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You are here: NRS Home / Research Programs /Urban Natural Resources Stewardship / Environmental Justice / Measuring Park Access and Environmental Justice in Baltimore
Urban Natural Resources Stewardship

Measuring Park Access and Environmental Justice in Baltimore

[image:] Map of Baltimore parks and population characteristics, 1930.  Click on image to see larger version.

Research Issue

Do all Baltimore residents have the same access to city parks? Does the distribution of parks in the city indicate environmental justice or injustice?

Our Research

We used a novel approach to measure park ‘service areas,’ territories defined by distance to the closest park, as an indicator of environmental justice in Baltimore, Maryland. We found that more blacks than whites have access to parks within walking distance of their homes, but whites have access to more acres of parks than blacks. Areas of the city with the highest need for parkland have the best access to parks but also have access to fewer acres of parkland compared to low-need areas. Park service areas that are predominantly black have more park crowding than areas that are predominantly white. We argue that environmental justice must move beyond just the locations of amenities like parks to address the underlying forces that create land use patterns. For Baltimore, we examined how local laws, racial covenants, improvement associations, the Home Owners Loan Corporation, and the Parks and Recreation Board created separate black spaces. In the post-WWII era, many middle-class whites and blacks moved out of the city to the suburbs leaving blacks who were formerly segregated in park-poor areas of the city with much of Baltimore’s land, including parks. The outcome is that blacks today seem to have equitable access to parks but this access was caused by historical patterns of discrimination and injustice.

Expected Outcomes

This research adds to the extensive body of past work on environmental justice and access to environmental amenities like parks.  We suggest that historical factors and patterns should be taken into account when measuring access to environmental amenities.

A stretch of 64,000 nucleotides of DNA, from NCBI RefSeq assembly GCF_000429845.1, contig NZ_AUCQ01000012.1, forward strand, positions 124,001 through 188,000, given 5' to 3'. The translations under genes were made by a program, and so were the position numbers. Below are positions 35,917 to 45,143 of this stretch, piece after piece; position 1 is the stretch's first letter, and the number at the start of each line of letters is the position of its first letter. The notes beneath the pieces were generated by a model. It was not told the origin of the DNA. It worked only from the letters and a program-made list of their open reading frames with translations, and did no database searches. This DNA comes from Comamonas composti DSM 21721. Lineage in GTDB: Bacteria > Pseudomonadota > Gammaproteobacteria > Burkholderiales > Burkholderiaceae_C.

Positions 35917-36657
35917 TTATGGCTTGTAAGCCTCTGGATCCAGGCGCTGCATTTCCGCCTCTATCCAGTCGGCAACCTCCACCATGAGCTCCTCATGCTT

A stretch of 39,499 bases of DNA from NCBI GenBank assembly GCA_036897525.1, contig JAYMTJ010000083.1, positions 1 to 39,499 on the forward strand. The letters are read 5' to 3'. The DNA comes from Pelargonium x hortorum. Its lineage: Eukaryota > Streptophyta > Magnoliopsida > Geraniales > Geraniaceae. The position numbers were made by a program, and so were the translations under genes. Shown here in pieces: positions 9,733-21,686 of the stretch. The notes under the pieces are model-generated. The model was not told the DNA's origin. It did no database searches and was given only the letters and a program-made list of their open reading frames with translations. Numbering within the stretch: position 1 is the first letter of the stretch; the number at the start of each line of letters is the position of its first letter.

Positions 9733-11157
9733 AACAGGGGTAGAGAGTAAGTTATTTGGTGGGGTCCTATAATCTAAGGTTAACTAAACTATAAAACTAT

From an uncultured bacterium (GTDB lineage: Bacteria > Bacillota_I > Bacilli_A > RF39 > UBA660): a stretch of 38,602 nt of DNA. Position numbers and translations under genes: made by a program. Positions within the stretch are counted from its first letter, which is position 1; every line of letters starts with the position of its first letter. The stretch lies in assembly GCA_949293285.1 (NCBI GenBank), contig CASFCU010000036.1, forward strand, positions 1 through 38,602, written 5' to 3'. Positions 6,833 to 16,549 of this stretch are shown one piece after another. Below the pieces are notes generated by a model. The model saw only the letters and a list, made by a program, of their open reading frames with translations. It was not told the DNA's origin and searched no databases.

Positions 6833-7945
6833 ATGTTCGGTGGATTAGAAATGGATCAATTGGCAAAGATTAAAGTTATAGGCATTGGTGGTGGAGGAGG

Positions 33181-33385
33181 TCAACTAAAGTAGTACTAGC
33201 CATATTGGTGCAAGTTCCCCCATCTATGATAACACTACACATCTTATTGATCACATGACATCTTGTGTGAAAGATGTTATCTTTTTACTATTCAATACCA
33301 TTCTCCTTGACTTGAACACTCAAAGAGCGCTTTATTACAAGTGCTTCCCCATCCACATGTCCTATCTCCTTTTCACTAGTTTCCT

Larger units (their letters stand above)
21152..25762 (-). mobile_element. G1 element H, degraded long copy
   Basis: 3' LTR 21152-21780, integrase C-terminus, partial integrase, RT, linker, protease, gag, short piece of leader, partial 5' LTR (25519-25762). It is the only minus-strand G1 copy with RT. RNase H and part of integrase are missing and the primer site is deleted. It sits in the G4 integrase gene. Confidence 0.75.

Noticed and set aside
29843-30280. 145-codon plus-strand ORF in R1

Research Results

Pickett, S.T.A., Cadenasso, Mary L, Grove, J. Morgan, Boone, Christopher G., Groffman, Peter M., Irwin, E., Kaushal, Sujay, Marshall, Victoria, McGrath, Brian P., Nilon, Charles H., Pouyat, Richard V., Szlavecz, Katalin, Troy, Austin, and Warren, Paige. 2011. Urban ecological systems: scientific foundations and a decade of progress. Journal of Environmental Management. doi:10.1016/j.jenvman.2010.08.022  

Buckley, Geoffrey L., Boone, Christopher G. 2010. To promote the material and moral welfare of the community: Neighborhood  Improvement Associations in Baltimore, Maryland, 1900 – 1945. In Environmental and Social Inequalities in the City since 1800, eds. R. Rodger and G. Massard-Guilbaud. Munich: Berghahn Press.

Boone, C. G., G. B. Buckley, J. M. Grove, S. Chona. (2009). Parks and People: an Environmental Justice Inquiry in Baltimore, Maryland. Annals of the Association of American Geographers 99(4): 1-21.

Research Participants

  • Christopher G. Boone, School of Human Evolution & Social Change, School of Sustainability, Arizona State University
  • Geoffrey L. Buckley, Department of Geography, Ohio University
  • J. Morgan Grove, U.S. Forest Service, Northern Research Station
  • Chona Sister, Global Institute of Sustainability, Arizona State University

Last Modified: 01/14/2011